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Vitamin K and Coumadin

A common concern many heart patients first share is their diet concern following a cardiac event. Blood thinners are very commonly prescribed for heart conditions such as atrial fibrillation, or post valve replacements. Many are told to be careful about leafy green vegetables. What the heck does be careful mean? Many take it to mean they can’t eat green vegetables, but then question how they are to eat a healthy diet. This is a very common misconception. It is important to get vitamin K in the diet, and the goal if taking coumadin/warfarin is to get the approximate same intake each day. This is very difficult to do, thus INR levels are fluctuate greatly and this creates health issues if not closely monitored. Most doctors aim to keep INR around 2.5-3.5.

Vitamin K can help prevent Cardio Vascular Disease. Good sources from cabbage, cauliflower, spinach, and other green leafy veg.

http://www.cc.nih.gov/ccc/patient_education/drug_nutrient/coumadin1.pdf

Important Drug and Food Information

From the National Institutes of Health Clinical Center
Drug-Nutrient Interaction Task Force

Important information to know when you are taking: Warfarin (Coumadin) and Vitamin K

The food you eat can affect how your medicine works. It is important to learn about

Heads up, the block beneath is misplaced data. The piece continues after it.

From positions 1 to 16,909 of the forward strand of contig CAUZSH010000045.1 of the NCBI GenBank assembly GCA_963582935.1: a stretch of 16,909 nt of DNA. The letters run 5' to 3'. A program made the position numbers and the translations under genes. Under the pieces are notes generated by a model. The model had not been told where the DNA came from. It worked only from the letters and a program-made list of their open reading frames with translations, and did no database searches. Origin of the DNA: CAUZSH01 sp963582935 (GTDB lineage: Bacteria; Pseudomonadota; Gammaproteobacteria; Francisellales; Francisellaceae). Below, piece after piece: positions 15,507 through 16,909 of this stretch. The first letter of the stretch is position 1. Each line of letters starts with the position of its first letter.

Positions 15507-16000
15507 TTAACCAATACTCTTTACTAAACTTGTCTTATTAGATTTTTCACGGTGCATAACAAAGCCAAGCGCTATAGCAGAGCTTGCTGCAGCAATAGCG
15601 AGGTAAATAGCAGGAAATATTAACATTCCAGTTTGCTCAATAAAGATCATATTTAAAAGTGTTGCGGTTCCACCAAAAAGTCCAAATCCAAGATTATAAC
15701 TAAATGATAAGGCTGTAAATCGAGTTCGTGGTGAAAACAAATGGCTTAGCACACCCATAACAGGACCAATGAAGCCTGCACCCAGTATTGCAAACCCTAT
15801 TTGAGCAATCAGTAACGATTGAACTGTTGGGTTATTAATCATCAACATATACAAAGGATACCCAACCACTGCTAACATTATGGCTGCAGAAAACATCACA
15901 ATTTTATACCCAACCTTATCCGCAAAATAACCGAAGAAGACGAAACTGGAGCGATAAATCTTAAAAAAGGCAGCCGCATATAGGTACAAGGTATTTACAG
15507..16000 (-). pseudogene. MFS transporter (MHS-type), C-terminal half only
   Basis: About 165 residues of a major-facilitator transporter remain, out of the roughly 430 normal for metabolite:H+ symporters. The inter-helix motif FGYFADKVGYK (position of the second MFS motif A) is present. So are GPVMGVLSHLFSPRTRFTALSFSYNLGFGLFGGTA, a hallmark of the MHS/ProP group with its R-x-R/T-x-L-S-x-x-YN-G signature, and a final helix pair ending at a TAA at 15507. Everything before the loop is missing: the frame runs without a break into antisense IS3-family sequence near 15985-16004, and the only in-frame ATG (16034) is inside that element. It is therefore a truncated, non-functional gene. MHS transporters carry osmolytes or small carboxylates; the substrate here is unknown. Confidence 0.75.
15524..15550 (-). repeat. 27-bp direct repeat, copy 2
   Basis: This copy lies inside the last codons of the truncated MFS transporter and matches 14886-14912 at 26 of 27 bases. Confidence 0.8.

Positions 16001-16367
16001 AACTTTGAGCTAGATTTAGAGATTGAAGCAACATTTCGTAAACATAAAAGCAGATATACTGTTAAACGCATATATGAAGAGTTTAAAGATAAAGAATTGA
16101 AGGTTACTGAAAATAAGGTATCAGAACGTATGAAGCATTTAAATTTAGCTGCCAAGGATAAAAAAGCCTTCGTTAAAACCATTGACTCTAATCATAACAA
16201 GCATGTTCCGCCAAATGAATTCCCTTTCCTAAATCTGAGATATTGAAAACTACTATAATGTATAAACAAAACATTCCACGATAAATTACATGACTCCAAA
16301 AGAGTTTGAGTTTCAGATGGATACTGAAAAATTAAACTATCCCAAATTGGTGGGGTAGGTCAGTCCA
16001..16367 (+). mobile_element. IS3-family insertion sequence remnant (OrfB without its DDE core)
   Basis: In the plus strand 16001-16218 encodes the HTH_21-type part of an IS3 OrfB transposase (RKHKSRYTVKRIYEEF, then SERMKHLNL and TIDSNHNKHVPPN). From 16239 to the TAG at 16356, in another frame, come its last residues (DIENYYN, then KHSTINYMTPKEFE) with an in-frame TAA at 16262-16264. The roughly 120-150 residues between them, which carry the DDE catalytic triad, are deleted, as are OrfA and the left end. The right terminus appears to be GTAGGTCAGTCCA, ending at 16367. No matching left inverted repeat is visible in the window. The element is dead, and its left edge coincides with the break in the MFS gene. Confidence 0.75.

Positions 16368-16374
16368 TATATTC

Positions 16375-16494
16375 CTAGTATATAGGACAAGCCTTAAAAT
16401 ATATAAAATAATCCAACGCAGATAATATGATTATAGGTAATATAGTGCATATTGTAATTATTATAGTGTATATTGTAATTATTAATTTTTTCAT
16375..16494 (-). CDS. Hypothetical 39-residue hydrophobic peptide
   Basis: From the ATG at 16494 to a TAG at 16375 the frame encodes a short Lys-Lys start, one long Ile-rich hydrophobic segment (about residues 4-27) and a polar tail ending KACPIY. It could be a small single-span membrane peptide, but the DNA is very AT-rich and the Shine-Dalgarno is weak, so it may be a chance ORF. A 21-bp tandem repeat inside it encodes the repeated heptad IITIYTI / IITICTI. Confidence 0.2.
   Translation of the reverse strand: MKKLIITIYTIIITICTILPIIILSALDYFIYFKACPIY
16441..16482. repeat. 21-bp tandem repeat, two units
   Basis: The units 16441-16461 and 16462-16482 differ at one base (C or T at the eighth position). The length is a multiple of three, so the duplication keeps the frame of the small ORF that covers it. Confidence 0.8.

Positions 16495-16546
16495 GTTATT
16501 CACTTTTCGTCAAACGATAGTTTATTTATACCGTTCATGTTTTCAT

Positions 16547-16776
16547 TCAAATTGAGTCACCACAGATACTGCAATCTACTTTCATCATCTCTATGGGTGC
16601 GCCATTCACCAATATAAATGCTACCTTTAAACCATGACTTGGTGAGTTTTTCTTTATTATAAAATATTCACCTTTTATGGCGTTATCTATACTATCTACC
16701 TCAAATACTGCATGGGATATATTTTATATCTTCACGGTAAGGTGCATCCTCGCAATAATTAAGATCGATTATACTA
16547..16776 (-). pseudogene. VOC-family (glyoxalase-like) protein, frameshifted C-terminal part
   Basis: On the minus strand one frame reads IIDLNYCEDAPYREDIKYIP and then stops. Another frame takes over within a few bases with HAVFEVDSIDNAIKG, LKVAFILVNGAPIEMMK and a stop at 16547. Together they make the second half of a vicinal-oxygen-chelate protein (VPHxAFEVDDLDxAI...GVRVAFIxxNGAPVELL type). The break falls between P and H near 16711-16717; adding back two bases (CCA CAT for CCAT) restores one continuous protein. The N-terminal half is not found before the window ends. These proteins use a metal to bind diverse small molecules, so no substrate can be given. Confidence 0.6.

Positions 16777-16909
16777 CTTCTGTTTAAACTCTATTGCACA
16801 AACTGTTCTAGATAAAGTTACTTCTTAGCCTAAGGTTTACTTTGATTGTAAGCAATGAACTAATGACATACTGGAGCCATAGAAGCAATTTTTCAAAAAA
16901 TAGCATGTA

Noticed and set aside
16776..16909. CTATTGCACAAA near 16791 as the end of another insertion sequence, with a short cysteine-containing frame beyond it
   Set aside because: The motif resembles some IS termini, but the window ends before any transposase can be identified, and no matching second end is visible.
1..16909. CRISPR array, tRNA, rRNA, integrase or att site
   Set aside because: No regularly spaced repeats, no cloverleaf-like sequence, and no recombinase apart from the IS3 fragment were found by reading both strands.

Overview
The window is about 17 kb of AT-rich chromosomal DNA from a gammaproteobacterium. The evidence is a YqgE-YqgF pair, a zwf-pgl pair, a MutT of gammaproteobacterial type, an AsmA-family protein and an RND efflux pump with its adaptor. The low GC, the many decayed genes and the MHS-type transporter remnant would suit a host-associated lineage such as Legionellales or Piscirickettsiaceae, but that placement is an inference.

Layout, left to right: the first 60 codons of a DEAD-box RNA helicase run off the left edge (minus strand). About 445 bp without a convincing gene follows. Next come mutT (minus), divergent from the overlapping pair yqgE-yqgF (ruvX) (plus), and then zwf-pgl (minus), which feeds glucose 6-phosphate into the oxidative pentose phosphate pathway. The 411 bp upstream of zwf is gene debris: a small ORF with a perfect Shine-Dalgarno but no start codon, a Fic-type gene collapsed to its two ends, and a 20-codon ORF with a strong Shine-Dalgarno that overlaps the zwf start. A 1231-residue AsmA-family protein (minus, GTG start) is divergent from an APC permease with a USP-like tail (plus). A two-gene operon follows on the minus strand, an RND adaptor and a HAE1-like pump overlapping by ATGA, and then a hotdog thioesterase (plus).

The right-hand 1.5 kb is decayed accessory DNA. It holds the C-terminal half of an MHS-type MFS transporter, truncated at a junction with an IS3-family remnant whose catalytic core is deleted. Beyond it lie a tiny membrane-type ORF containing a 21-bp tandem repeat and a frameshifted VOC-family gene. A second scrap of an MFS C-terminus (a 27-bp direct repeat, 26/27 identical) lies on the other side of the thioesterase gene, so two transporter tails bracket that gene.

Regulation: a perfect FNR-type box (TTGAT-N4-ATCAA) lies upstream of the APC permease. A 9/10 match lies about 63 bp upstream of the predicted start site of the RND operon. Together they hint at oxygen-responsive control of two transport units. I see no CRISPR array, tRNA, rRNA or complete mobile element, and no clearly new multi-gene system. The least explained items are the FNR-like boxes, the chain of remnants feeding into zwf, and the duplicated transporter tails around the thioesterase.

possible drug-nutrient interactions for any medicines you take.

Why was warfarin (Coumadin) prescribed for you?
Warfarin (Coumadin) is a medicine prescribed for people at increased risk of forming
blood clots. Sometimes medical conditions can make blood clot too easily and quickly.
This could cause serious health problems because clots can block the flow of blood to
the heart or brain. Warfarin (Coumadin) can prevent harmful blood clots from forming.

How does warfarin work?
Blood clots are formed through a series of chemical reactions in your body. Vitamin K is
essential for those reactions. Warfarin (Coumadin) works by decreasing the activity of
vitamin K; lengthening the time it takes for a clot to form.
International Normalized Ratio (INR) and Prothrombin Time (PT) are laboratory test
values obtained from measurements of the time it takes blood to clot. Individuals at
risk for developing blood clots take warfarin (Coumadin) to lengthen the usual time it
takes for a clot to form, resulting in a prolonged INR/PT. Doctors usually measure the
INR/PT every month in patients taking warfarin (Coumadin) to make sure it stays in the
desired range.

What can help keep INR/PT in the desired range?
To help warfarin (Coumadin) work effectively, it is important to keep your vitamin K
intake as consistent as possible. Sudden increases in vitamin K intake may decrease